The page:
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Mavis Staples is best known for her extensive gospel career with the Staples Singers.
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In 1963, with their celebrity rising thanks to a nationwide folk and blues revival, the Staple Singers delivered a concert in Montgomery, Alabama, that was attended by Reverend Martin Luther King, Jr., and they had the opportunity to speak with the civil rights leader after the show. The meeting had a profound effect on the group's direction,
and for the next several years they wrote songs exclusively in support of the American civil rights movement. "I really like this man's message," Pops Staples said of King. "And I think if he can preach it, we can sing it.'' The Staple Singers' civil rights songs included "March Up Freedom's Highway," about the 1965 Selma-to-Montgomery marches, "Washington We're Watching You," "It's a Long Walk to D.C." and "Why Am I Treated So Bad," in honor of the Little Rock Nine. "We sing about what's happening in the world today, and whatever's wrong we try to fix it through a song," Staples recalled her father explaining. "We're living in dark times, troubled times; we wanted to spread a ray of light on the world."
Around the same time, Mavis Staples carried on a romance with folk legend Bob Dylan. Dylan had long admired The Staple Singers, covering their song "Dying Man's Prayer" in 1962, and the Staple Singers had in turn recorded several Dylan compositions. In the late 1960s, Dylan proposed marriage to Staples; although they had dated for seven years, she turned him down. Although Staples has since come to regret her decision not to marry Dylan, she explained her reasoning at the time: "We had gotten with Dr. King and I was young and stupid, and I was thinking Dr. King wouldn't want me to marry a white guy." Dylan has referred to Staples ever since as "the love that I lost."
Staples was briefly married to a mortician named A.R. Leak, Sr. in the early 1970s, but the pair divorced when Leak demanded that she give up her music career to stay home. "He wanted me to stop singing!" Staples recalled with incredulity. "And I told him I was singing before I met him. It was just a man thing, just want me at home. No way! I keep my songs and I continue to sing, and I let you go."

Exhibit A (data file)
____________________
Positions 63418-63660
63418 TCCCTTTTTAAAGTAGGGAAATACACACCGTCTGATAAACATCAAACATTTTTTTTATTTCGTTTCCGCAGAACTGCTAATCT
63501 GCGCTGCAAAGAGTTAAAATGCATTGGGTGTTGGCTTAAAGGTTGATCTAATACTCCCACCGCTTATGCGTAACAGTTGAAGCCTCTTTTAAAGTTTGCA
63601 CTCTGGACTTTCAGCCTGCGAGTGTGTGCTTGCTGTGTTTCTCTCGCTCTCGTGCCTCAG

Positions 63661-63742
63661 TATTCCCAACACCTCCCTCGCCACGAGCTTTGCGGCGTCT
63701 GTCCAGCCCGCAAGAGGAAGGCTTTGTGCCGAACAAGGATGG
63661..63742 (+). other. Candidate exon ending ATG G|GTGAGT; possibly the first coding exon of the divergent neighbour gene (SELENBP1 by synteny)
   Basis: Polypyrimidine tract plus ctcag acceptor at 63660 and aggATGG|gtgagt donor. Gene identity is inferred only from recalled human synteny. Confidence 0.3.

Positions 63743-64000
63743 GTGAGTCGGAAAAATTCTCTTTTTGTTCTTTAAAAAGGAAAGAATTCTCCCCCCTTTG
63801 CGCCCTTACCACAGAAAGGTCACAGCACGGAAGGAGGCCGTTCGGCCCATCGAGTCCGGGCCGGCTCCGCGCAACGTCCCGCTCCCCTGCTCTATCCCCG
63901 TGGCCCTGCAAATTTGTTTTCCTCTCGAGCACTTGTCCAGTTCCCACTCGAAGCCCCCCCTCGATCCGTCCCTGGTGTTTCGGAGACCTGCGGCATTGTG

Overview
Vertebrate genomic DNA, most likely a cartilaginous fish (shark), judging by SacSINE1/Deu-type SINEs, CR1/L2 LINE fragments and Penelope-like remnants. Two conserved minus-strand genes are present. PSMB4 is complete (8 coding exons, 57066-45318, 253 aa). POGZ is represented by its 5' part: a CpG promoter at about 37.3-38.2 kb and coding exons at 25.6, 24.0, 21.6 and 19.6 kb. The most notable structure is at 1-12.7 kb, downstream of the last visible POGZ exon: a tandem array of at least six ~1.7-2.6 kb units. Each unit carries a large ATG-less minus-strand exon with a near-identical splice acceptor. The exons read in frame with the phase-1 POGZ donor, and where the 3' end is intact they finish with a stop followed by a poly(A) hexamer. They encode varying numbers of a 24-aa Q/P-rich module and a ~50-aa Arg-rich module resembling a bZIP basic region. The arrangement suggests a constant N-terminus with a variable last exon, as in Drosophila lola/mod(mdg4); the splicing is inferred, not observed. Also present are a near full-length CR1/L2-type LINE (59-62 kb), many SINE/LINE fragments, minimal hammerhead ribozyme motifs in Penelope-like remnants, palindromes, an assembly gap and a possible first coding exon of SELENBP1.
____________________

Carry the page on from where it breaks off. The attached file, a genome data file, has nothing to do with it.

The Staple Sisters achieved their greatest success in the early 1970s as they moved away from traditional gospel and protest songs to record empowerment anthems such as "Respect Yourself" and "I'll Take You There" and soulful R&B love songs like "Let's Do It Again," their only song to reach No. 1 on the Billboard Hot 100 Singles chart. Although their popularity waned somewhat in the late 1970s and early 1980s, the Staple Singers continued to score modest R&B hits with songs like "I Honestly Love You," "H-A-T-E (Don't Live Here Anymore)," "Slippery People" and "Nobody Can Make It on Their Own."
Beginning with her 1969 self-titled debut solo album, Mavis Staples also maintained a solo career simultaneously while she worked with the Staple Singers. And while she released eight solo albums during the 1970s, 1980s and 1990s, all of which received high praise from those critics who noticed, none of her solo material found much of an audience.
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American society experienced a revolution in the late 1960s and early 70s, especially for African-Americans and women. Janis Joplin was the finest white blues singer of her generation; female singer-songwriters like Carole King and Joni Mitchell shared their innermost thoughts and feelings; Aretha Franklin emerged as the Queen of Soul; and Bonnie Raitt established herself as both a strong vocalist and a brilliant guitarist. Through their music, the women of this era created the soundtrack of social progress.
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